The British Finn Championships attracted a strong entry of 43 boats, across every age range from U 23 to Super Legend, proving the universal appeal of this iconic boat. A typical Torbay shifty south easterly greeted competitors on the Friday, with the course area nearer to the Paignton shoreline than ideal due to the presence of the Queen Victoria cruise liner parked in the middle of the bay.
Race one finally got off under a black flag after a general recall and saw the starboard end boats tack early and head for the shore, The 7-8 knots breeze become more shifty towards the top mark, as John Greenwood (West Kirby SC) took the lead from Burrell and Julian Smith, (Mengeham Rythe SC), only for Allen Burrell (Thorpe Bay YC) to take the lead on the second lap to claim the win.
Race two was started after a short delay whilst the wind steadied down to a more consistent direction. Simon Percival (Christchurch SC) showed good speed on the upwind legs in his borrowed Petticrows hull to take the lead and arrived at the final leeward mark so soon that he took the race officer by surprise! As Simon rounded the leeward mark for the second time, it should have been a short reach to the finish line. Not spotting a finish flag flying from the Committee boat, Percival was unsure if the number of laps had been increased from the previous race and so headed back upwind. Second placed Fergus Allen (Loch Earn SC) hailed him and carried on to claim the win, but Percival successful protested the race committee for failing to fly the finish flag in time and was later awarded joint first with flying Fergus, ahead of Jim Downer (Gurnard SC).
The breeze had built to a gusty 12-14 knots for the start of race 3, with the Oscar flag hoisted to allow free pumping. The starboard end of the line looked favourite before the start, but with two minutes to go a big port end shift tempted a few of the top sailors to the pin end, only for it to head back to the right on the gun, leaving some stranded out to sea and those on the inside of the right hander got lifted nicely into the mark. Allen Burrell had a good tussle with fellow Thorpe Bay team mate Lawrence Crispin throughout the race, with Crispin taking the gun from Burrell and the consistent Fergus Allen. Overnight, even the usually consistent sailors all carried one score they would rather discard, underlying the tricky conditions, with Allen Burrell leading the scoreboard, with a 1, 10, 2 score.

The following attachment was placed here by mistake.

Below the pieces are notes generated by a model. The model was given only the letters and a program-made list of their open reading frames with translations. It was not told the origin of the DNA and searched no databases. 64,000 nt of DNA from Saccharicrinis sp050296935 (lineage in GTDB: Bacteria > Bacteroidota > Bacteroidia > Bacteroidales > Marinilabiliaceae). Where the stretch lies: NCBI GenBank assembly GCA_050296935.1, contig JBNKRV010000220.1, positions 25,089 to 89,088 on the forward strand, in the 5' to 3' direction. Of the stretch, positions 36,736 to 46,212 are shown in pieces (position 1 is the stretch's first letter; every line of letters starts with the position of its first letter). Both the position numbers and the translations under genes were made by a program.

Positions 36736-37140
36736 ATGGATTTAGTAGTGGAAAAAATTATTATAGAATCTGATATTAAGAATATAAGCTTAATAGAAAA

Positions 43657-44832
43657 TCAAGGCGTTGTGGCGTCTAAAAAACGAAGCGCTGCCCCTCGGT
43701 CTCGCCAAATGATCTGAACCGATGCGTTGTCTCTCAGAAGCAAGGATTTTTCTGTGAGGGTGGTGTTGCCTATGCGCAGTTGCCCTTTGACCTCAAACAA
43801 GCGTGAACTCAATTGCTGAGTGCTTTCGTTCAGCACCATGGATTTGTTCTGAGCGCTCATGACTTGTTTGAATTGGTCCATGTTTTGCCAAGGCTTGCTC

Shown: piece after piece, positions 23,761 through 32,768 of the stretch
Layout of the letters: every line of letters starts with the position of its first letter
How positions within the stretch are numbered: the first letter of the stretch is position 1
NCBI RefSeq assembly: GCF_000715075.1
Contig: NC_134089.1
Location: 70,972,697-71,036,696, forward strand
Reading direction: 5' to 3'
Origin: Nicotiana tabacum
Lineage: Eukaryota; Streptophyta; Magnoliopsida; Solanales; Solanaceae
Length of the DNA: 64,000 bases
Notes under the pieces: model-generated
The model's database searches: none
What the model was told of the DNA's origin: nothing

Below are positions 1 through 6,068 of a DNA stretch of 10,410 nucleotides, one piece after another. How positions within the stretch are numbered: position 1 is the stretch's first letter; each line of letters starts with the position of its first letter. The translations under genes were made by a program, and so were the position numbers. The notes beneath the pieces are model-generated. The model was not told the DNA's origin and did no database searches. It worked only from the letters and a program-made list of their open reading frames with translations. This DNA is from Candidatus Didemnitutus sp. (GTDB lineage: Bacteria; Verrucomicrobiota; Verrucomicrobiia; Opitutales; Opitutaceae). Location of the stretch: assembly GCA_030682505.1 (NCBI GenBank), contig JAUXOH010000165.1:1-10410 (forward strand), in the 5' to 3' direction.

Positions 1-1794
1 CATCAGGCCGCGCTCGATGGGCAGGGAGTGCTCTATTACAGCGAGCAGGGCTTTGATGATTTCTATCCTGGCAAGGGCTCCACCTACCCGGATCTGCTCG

The forecast for day two as not promising, with 5-6 knots ESE promised for the morning. Somehow Race Officer Mike Currie managed to run 3 races in the very light conditions which were something of a lottery for many.
Race four started with a port end bias that tempted some sailors into the Torquay cliffs, where convergence increased the fickle pressure and they looked to be well ahead of those crawling up the middle of the bay. But when striking out on port for the mark, the wind faltered, probably due to the bulky presence of the redundant cruise liner upwind. On the downwind leg of the windward leeward course, a large group of kayaks could be seen off the Torquay cliffs, which proceeded to cross the course, each accompanying a swimmer! Luckily the light winds avoided any collisions, but the race officer had little choice but to belatedly end the 2 lap course at the bottom gate, much to the delight of Dan Belton, (MRSC) who was leading the pack to the left hand buoy, and the short reach to the offset finish line.
The course was moved further north in the bay to avoid the return of the club swim, and two further shortened races were held, with light airs expert Fred Van Arkel (MRSC) taking the second and Julian Smith (MRSC) the final race of the day, making a it a clean sweep for the Chichester Harbour based Mengeham fleet.